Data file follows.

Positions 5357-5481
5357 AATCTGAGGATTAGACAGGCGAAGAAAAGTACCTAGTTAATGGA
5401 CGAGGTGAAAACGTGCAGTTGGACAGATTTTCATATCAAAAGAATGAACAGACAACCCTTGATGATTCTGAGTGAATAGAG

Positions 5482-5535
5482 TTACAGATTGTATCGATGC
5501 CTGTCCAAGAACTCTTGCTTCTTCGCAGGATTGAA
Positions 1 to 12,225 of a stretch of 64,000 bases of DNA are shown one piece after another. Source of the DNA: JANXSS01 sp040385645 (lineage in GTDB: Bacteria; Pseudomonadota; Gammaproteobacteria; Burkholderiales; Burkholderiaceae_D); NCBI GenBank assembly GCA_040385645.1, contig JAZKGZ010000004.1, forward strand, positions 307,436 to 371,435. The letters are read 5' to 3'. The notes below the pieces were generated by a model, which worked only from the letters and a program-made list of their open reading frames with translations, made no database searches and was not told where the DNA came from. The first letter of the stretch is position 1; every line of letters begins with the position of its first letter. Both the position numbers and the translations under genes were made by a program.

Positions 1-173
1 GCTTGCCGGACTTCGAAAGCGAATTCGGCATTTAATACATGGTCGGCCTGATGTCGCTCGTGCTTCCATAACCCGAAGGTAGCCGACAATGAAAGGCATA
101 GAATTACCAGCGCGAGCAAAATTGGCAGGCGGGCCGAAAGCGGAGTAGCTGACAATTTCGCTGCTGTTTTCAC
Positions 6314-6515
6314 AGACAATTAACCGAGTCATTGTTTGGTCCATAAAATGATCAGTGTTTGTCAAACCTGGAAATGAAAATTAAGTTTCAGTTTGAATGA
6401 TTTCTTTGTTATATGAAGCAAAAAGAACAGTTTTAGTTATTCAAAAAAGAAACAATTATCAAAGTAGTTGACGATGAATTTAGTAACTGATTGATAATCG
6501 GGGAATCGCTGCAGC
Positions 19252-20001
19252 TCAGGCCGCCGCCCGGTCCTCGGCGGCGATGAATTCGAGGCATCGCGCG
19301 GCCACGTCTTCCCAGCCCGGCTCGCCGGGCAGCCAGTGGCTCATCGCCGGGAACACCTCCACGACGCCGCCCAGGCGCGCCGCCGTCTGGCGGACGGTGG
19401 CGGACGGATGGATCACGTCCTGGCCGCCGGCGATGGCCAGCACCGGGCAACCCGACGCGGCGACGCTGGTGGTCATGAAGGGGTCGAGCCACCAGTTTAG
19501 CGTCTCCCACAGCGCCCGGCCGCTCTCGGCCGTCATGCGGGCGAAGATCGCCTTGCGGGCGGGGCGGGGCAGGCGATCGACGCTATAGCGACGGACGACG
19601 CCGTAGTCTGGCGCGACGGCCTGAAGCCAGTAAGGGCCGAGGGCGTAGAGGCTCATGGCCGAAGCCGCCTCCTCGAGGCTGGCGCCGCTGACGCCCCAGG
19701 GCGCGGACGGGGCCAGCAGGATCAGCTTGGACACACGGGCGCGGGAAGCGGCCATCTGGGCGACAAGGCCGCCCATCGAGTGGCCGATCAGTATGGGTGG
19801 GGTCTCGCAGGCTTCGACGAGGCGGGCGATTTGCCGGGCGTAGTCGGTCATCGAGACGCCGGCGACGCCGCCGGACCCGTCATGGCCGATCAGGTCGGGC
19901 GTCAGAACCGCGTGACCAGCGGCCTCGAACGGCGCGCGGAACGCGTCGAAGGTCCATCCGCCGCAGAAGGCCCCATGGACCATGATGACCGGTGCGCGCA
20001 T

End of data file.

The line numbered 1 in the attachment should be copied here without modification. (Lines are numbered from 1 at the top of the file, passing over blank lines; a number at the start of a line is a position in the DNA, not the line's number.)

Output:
Positions 5357-5481